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The general election is fast approaching so what do the parties have to say on various key aspects of employment law? 

In our recent bulletin, 'An update on Labour's plans, we discussed the details of the Labour Party's 'New Deal for Working People'. In its manifesto it commits to delivering on the promise set out in its New Deal document, so its plans have already been the subject of discussion since the end of May; but what about the other parties? Last week was full of news about party manifesto launches so we thought it was worth giving you an overview of what they have to say.

Employment rights

The Liberal Democrats state that they will "modernise employment rights to make them fit for the age of the "gig economy"". This will entail establishing a new "dependent contractor" employment status and reviewing the tax and NI status of employees, dependent contractors and freelancers to ensure fair and comparable treatment. They also propose to shift the burden of proof in employment tribunals regarding employment status from individual to employer. They will encourage employers to promote employee ownership by giving staff in listed companies with more than 250 employees a right to request shares, to be held in trust for the benefit of employees.   

The Greens will push for equal employment rights for all workers from their first day of employment, including those working in the gig economy and on zero-hours contracts.

While on the topic of zero-hour contracts Labour have stated that it will ban zero hours contracts and will ensure that everyone has the right to a contract reflecting the number of hours they regularly work based on a 12-week reference period. Labour also plans to introduce a single status of worker and transition towards a simpler two-part framework for employment status that differentiates between workers and the genuinely self-employed. It also plans basic individual rights for all workers from day one, though this will not prevent fair dismissal, or probationary periods "with fair and transparent rules and processes".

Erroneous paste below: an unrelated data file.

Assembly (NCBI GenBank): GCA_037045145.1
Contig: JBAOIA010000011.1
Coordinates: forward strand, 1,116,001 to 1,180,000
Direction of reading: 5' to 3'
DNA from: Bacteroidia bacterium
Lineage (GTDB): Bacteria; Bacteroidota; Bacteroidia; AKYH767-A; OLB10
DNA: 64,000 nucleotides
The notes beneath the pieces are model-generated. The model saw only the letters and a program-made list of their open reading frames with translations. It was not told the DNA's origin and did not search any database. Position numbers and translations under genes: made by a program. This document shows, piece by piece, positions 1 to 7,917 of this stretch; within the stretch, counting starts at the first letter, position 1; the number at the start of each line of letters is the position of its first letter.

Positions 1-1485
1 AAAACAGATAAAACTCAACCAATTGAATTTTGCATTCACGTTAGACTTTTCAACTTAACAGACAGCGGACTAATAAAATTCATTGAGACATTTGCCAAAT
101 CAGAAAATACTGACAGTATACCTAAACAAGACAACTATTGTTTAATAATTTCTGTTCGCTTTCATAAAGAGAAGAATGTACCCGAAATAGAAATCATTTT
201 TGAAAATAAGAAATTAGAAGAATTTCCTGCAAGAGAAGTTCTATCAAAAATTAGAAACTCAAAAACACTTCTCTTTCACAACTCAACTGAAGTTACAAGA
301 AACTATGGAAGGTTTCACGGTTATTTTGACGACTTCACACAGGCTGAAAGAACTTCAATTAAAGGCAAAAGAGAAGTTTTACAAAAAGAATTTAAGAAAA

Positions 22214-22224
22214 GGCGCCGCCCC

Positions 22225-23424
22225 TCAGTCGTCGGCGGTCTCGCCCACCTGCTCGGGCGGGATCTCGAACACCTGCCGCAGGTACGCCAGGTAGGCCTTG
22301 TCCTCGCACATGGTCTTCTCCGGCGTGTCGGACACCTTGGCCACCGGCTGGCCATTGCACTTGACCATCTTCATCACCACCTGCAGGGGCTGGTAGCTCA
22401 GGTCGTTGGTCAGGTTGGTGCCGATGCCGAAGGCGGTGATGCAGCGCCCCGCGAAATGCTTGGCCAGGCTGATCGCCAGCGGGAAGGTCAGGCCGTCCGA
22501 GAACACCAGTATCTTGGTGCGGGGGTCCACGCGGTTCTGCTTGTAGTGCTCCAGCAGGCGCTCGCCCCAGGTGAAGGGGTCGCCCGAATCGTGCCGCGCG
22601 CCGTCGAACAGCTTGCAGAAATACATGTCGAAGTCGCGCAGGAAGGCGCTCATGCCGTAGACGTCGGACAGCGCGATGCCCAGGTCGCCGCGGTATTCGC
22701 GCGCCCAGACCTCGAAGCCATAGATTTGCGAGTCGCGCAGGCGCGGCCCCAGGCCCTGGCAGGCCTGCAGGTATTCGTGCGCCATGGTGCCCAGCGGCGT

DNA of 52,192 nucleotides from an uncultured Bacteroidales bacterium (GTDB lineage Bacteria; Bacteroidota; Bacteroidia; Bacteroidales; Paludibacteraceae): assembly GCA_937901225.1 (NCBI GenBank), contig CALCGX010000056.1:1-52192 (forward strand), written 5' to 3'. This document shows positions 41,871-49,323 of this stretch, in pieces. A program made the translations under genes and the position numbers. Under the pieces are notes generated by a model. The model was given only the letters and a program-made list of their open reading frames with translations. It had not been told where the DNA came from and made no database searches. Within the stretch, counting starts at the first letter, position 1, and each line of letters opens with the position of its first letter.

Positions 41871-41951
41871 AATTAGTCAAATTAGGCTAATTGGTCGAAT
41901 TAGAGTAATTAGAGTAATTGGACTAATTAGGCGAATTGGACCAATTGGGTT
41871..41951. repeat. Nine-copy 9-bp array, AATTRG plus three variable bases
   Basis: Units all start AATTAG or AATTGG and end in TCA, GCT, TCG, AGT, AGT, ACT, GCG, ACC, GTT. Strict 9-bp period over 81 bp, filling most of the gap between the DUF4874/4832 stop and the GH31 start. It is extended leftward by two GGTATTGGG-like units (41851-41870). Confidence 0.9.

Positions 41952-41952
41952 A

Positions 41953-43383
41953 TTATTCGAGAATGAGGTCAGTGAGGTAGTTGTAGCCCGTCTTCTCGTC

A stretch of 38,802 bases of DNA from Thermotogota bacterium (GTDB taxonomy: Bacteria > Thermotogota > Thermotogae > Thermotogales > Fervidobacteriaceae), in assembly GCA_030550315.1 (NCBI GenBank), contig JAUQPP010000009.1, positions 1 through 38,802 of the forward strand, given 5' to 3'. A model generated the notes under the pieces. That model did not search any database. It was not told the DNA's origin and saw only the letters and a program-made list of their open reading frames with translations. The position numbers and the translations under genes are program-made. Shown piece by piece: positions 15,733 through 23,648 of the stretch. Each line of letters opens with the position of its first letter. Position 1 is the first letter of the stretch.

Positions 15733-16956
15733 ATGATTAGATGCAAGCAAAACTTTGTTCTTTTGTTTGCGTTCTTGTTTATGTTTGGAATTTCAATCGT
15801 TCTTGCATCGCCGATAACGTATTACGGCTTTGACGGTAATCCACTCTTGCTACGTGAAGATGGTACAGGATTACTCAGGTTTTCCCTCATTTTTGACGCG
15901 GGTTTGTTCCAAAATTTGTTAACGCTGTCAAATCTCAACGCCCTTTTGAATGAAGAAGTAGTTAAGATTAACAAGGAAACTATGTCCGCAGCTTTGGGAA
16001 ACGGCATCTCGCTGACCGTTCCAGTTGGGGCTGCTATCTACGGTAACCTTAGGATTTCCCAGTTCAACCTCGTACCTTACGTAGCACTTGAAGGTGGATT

The Conservatives don't say anything about employment status, though they have stated that they will cut taxes to support the self-employed by abolishing the main rate of self-employed National Insurance entirely by the end of the Parliament (as well as cutting NI for workers by taking 2p off).  Meanwhile Reform UK has declared that it will abolish IR35 to support sole traders as well as stating its intention to slash business red tape "including employment laws that make it riskier to hire people".  


The Lib Dems have committed to establishing an independent review to recommend a genuine living wage across all sectors. They plan to set a 20% higher minimum wage for people on zero-hour contracts at times of normal demand to compensate them for the uncertainty of fluctuating hours of work. They will also make statutory sick pay available to those earning less than £123 a week and will align the rate with the NMW. Payments will be made from the first day of missing work rather than the fourth. 

They want to make careers in social care more attractive and to improve retention by creating a new Carer's Minimum Wage, boosting the minimum wage for care workers by £2 an hour. This is billed as a starting point for improved pay across the sector.

The Greens promise to push for an increase in the minimum wage to £15 an hour, no matter your age, with the costs to small businesses offset by reducing their NI payments. They will also push for a maximum 10:1 pay ratio for all private and public sector organisations. They also pick up on care, and state that they will push for investment of £20bn in the care sector, some of which will go to increase pay rates and introduce a career structure for carers to rebuild the care workforce.

Labour will ensure that the minimum wage is a real living wage and takes the cost of living into account. The age bands will be removed. Labour states that it will strengthen statutory sick pay, removing the lower earnings limit to make it available to all workers and removing the waiting period.  

A commitment is made to fixing adult social care. Labour will introduce a New Deal for Social Care Workers to ensure that these workers have a route to better conditions, training and progression. It will establish a new Fair Pay Agreement (FPA) in the adult social care sector, empowering workers (and the trade unions that represent them) to negotiate fair pay and conditions.